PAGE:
Date of Award:


Document Type:


Degree Name:

Master of Science (MS)


Plants, Soils, and Climate

Department name when degree awarded

Plant Science

Committee Chair(s)

William F. Campbell


William F. Campbell


Anne Anderson


Scott Bittner


Clarification of the bracteole restraint on germination and the development of an improved seed pre-treatment were the objectives of this study. Bracteole cell walls were isolated and hydrolyzed with 72% sulfuric acid followed by dilution and further hydrolysis. Individual monosaccharide yields were monitored with gas chromaixtography and colorimetry. Lignin was determined as the acid insoluble residue . Cell wall composition on a dry weight basis was 17.0% lignin, 32 . 75% glucose, 28.77% xylose, 7.21% arabinose, 1.11% galactose and 0.35% mannose. Linear xylans and glucans represent a large portion of the cell wall . The quantity of lignified tissue is extraordinarily large, resulting in a rigid, impermeable seed case.

Bracteole cell walls were delignified with acid chlorite. A comparison of enzyme catalyzed hydrolysis of the untreated cell walls with delignified cell walls followed. Three commercial enzyme preparations were incubated with the samples separately and in combination treatments: cellulase (EC 3 . 2. 1.4) from Trichoderma viride supplemented with B- D-glucosidase (EC; crude-hemicellulase from Aspergillus niger; polygalacturonase (EC from Aspergillus niger. The production of reducing groups was monitored. Enzyme catalyzed hydr olysis of lignified cell walls was limited: cellulase followed by polygalacturonase degraded 14.1% of the lignified cell wall, all other treatments yielded less than 10% degradation. Dramatic improvements in the activity of all enzymes was noted after delignification. Cellulase activity increased to 35%, hemicellulase to 25%, and polygalacturonase to 36% hydrolysis of the sample.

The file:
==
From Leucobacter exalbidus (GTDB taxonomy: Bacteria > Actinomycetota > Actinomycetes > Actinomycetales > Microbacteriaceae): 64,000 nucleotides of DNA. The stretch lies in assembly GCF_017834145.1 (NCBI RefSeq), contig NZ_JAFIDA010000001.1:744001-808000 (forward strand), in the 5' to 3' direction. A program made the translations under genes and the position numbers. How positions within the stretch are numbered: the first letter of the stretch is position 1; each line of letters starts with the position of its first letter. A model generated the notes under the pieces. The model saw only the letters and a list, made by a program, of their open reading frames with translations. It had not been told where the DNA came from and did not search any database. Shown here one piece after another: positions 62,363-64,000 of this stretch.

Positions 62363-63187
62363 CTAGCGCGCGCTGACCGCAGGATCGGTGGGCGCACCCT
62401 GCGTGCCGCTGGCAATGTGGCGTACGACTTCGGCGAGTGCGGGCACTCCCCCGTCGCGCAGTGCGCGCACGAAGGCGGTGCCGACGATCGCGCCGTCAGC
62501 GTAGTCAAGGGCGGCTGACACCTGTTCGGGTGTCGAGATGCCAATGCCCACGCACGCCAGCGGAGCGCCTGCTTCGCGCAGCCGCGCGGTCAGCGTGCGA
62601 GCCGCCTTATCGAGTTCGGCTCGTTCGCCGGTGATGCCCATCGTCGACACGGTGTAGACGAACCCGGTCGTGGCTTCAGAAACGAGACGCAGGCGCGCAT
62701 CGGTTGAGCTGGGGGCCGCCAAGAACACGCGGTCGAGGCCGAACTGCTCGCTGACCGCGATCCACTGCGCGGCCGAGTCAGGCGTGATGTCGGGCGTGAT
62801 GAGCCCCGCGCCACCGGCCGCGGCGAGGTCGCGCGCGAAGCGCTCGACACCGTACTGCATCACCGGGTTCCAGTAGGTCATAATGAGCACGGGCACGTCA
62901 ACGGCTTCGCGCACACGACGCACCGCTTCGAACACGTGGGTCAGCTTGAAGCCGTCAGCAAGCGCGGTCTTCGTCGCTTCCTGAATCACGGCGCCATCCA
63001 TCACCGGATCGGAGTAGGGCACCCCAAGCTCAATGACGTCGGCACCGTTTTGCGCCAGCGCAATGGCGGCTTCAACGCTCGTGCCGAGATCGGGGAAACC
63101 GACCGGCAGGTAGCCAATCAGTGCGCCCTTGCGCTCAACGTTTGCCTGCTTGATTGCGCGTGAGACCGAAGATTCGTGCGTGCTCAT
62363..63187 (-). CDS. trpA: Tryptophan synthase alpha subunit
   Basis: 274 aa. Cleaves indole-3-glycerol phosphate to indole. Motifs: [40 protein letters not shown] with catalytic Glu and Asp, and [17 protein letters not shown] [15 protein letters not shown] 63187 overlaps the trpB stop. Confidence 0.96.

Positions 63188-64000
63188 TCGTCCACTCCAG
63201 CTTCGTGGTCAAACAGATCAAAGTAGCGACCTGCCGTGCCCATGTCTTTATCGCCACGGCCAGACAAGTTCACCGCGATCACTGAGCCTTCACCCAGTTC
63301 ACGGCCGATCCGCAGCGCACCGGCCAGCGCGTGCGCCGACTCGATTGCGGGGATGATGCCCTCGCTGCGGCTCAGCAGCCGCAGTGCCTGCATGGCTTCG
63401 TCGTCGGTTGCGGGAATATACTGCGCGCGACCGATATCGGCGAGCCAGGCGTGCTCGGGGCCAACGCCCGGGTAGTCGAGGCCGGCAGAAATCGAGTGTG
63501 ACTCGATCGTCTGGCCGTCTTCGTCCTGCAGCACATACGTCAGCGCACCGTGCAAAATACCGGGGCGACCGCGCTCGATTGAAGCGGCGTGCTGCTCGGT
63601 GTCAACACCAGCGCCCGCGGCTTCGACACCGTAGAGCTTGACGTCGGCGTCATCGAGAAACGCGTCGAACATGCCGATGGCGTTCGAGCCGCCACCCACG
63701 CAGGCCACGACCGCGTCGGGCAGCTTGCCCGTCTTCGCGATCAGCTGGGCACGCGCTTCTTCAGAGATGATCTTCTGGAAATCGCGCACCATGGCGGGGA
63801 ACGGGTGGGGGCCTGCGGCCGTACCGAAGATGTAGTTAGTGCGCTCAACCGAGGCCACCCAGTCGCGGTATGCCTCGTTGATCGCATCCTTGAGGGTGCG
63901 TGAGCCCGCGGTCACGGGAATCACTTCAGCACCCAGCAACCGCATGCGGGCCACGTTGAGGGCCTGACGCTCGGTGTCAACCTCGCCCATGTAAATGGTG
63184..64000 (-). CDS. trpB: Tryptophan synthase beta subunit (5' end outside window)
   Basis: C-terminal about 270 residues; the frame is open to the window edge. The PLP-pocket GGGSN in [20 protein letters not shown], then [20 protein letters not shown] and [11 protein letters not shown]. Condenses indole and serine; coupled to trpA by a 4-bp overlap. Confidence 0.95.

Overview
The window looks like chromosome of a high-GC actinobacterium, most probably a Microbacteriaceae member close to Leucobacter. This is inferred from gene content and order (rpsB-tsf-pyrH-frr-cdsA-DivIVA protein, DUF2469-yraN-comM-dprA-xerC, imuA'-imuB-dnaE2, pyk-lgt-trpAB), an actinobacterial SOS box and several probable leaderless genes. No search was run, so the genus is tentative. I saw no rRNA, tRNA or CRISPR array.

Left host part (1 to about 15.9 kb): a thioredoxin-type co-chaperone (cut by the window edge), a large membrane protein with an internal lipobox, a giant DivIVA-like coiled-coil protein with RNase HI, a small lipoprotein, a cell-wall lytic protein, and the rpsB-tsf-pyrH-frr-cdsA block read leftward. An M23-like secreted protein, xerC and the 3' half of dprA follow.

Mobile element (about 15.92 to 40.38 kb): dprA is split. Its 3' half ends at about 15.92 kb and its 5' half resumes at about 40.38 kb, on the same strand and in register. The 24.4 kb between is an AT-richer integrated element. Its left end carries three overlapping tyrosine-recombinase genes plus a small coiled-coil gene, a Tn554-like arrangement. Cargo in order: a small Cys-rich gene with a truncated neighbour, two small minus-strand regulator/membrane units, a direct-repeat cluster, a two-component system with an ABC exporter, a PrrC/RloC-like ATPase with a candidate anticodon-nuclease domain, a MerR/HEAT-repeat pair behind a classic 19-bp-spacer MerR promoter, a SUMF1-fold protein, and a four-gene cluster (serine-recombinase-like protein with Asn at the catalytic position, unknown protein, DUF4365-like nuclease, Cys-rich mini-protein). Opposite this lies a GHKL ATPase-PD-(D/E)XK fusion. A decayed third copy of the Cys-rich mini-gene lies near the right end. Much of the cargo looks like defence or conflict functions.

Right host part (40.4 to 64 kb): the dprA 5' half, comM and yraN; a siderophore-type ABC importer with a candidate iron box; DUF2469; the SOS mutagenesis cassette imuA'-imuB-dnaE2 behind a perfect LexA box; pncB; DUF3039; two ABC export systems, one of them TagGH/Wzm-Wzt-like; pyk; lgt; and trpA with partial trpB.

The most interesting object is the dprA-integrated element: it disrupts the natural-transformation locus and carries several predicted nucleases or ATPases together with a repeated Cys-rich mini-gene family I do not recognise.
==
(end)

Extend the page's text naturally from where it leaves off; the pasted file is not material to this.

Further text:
Intact seeds were subjected to delignification with acid chlorite at 35 degrees. Of these seeds, half were treated with cellulase, supplemented as before . The germination percentages of delignified and delignified/enzyme treated seeds were compared with other common germination pre-treatments. Four hundred seeds of each treatment were sown in soil and allowed to germinate with 20 degree days and 15 degree nights. The thirty minute delignification left the seed viable, but still lignified: only 3% germinated as compared with 28.0% for physically scarified seeds, 6% for acid treated seeds, 5.5% for surface sterilized seeds, and 4.0% for cold water leached seeds. Physical scarification proved to be the easiest method of pre-treatment.